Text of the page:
The Bank of England's rate-setting committee has cut interest rates to 5.25% from 5.5% amid signs that the UK economy is slowing down.
The Bank is worried about rising food and energy prices
Analysts had widely predicted the move, which followed recent cuts in the US, where the Federal Reserve has slashed its borrowing costs to 3% from 4.25%.
However, the Bank of England signalled it was unlikely to be as aggressive because of fears over rising prices.
Several mortgage lenders said the rate cut would be passed on to borrowers.
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The Bank said it needed to ensure that growth and inflation were balanced.
Thursday's rate decision came shortly after E.On became the fifth major power company to raise gas and electricity prices this year as many food and staples costs have been increasing both in the UK and globally.
In its statement, the Bank said: "Inflation at 2.1% in December was close to the 2% target, but higher energy and food prices are expected to raise inflation, possibly quite sharply, in the coming months."
"The Committee needs to balance the risk that a sharp slowing in activity pulls inflation below target in the medium-term against the risk that elevated inflation expectations keep inflation above target," it added.
The Bank warned that it may be necessary to sacrifice some economic growth and consumer demand in order to bring inflation back under control.
It added: "Some slowing of demand growth, by reducing the pressure on capacity, is likely to be necessary to return inflation to target in the medium term."
However, some analysts warned that the Bank may have little choice but to cut rates again this year should economic conditions deteriorate further.
"The slowdown in the UK economy has so far been modest, and, with inflation above target, the MPC appears determined to proceed with caution," said Andrew McLaughlin, chief economist at RBS.
"Nevertheless, economic headwinds are becoming stronger and a more aggressive policy response may yet be required."
Some observers had voiced concern that not all mortgage lenders would pass the interest rate cut onto their customers, limiting the cut's impact on the economy.
Many banks have already said they will pass on the cut. Halifax, Nationwide, Abbey, NatWest and Royal Bank of Scotland have announced they will reduce their standard variable rates.
Others had said in advance of the announcement that they would pass on the rate cut in full.
These include Lloyds TSB and its Cheltenham & Gloucester unit, Barclays' mortgage arm the Woolwich, HSBC and First Direct.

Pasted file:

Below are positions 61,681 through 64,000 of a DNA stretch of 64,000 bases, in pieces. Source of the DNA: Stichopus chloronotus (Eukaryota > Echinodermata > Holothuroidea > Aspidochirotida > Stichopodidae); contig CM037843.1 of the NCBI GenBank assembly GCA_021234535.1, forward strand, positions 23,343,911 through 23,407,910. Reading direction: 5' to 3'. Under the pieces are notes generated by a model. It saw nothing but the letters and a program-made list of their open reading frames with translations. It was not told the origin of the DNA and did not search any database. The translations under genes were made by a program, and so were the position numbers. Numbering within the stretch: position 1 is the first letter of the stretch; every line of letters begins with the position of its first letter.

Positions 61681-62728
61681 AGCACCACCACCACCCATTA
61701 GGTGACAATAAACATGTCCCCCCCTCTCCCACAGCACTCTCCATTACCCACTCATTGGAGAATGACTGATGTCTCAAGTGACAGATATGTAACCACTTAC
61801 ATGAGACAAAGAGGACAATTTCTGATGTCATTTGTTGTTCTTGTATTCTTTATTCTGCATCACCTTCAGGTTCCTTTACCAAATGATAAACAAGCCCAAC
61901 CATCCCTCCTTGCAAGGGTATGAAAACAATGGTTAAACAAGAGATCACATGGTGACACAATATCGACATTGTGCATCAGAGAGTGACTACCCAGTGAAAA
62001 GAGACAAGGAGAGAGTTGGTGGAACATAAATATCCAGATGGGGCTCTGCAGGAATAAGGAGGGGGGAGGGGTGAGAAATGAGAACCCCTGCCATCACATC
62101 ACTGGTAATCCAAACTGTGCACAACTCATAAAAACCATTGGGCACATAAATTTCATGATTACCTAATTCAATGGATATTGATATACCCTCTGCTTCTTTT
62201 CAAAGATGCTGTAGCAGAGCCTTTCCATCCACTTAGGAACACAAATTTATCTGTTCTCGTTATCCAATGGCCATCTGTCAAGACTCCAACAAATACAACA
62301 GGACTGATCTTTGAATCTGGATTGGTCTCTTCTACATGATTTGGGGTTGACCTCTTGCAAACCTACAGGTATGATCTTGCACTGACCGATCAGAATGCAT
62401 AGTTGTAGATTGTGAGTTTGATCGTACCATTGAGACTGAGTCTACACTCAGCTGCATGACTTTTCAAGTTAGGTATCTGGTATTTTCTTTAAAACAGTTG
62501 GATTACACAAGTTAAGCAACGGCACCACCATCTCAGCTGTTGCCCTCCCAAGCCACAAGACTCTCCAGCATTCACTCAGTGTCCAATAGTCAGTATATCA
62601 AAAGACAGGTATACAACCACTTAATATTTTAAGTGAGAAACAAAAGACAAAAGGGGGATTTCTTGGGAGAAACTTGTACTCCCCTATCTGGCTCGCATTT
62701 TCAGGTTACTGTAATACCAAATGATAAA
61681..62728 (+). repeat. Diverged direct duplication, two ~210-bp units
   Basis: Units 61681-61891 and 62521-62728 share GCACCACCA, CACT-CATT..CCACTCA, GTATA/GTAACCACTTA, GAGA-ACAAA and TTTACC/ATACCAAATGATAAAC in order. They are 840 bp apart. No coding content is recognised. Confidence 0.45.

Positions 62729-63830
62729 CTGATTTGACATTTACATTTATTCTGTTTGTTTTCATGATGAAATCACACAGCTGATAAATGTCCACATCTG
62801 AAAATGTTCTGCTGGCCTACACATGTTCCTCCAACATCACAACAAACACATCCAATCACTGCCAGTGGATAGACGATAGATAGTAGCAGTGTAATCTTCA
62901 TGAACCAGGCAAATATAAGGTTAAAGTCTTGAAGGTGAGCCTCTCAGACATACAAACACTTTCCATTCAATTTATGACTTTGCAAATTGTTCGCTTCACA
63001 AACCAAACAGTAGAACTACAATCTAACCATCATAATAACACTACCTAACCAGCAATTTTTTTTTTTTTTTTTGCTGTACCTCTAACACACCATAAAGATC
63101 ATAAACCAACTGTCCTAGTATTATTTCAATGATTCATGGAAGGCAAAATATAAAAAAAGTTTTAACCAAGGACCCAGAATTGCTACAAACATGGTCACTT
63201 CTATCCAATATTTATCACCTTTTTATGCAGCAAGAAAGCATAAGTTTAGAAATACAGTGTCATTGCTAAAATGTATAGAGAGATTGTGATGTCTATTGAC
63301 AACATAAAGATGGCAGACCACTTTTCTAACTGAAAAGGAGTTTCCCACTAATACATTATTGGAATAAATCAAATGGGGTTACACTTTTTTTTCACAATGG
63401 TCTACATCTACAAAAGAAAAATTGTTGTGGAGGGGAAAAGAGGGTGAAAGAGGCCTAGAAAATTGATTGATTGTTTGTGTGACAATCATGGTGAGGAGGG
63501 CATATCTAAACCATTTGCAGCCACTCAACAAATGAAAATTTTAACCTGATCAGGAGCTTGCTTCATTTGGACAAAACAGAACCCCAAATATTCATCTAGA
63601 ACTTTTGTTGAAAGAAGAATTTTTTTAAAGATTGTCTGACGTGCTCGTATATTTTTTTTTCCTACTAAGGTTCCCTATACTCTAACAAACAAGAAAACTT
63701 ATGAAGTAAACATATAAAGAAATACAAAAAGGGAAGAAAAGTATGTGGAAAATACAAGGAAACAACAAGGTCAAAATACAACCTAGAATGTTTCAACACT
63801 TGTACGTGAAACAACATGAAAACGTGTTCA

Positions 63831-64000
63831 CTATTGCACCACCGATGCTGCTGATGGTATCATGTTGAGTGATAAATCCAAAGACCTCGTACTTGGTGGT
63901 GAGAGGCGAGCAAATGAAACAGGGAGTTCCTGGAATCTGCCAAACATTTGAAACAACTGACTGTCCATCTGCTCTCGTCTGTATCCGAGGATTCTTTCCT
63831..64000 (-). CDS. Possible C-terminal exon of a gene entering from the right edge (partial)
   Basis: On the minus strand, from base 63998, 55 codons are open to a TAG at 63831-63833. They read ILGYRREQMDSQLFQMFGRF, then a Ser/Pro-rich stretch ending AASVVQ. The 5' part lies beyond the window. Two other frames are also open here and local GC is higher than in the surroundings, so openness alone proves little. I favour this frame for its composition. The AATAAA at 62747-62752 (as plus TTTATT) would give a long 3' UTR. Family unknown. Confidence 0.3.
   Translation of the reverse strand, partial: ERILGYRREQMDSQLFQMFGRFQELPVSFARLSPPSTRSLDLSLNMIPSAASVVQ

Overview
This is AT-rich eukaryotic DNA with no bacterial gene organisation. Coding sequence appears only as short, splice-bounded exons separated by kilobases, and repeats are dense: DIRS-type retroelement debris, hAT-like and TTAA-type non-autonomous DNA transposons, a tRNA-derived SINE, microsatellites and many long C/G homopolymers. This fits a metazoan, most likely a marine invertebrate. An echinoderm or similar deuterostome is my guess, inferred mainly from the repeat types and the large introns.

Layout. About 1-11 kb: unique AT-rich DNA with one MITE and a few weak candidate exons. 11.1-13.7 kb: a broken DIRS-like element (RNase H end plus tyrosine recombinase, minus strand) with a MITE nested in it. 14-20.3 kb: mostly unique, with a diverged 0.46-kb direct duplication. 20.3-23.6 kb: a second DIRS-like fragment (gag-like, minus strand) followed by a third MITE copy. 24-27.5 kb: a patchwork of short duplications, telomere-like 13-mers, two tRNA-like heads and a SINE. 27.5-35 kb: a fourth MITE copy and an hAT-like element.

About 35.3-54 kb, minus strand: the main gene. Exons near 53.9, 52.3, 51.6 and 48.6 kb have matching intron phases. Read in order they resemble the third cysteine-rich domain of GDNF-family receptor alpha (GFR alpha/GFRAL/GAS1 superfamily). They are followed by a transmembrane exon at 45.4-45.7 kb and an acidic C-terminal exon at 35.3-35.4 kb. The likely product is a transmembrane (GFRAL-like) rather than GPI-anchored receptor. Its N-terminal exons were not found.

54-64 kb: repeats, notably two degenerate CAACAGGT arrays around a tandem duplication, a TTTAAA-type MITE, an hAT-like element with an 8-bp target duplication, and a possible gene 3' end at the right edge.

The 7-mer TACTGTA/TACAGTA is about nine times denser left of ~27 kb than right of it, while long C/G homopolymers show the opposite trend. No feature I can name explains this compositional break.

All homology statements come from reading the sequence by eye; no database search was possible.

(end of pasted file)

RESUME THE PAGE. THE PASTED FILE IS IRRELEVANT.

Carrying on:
Many of them will not cut their rates for existing borrowers until 1 March, with HSBC not cutting until 7 March.
While the rate cut is good news for many mortgage holders, interest rates will also be cut for savers.
Ben from Leeds told the BBC that the rate on his individual savings account (ISA) was cut by a quarter of a percentage point "straight away".
"I will now save more money to compensate," he said. "I won't be spending more in the shops, I am cutting back on things and being more careful."
Sam from Nottingham explains that the cut in interest rates will also have an impact.
"A quarter-point cut means a loss of £30 a month in my retirement income," Sam explains.
"This is a serious matter - I need savings to supplement my pension."
The employers' organisation the CBI welcomed Thursday's rate cut and said it was pleased there had not been a bigger reduction.
"It is clear that it is a delicate balance with inflation pressures," said the CBI's Ian McCafferty.
"A quarter point now and then watching very carefully for how inflation develops in the coming months is the best strategy."
But the British Chambers of Commerce disagreed.
"Threats to growth are much more acute now than risks of higher inflation, and we would have welcomed a bold UK move to 5% today," said its economic adviser David Kern.
Trade union umbrella body the TUC also welcomed the decision.
"Homeowners will be pleased at the prospect of lower mortgage payments and UK manufacturers will look forward to paying less when they want to borrow to invest," said TUC head of economic and social affairs Adam Lent.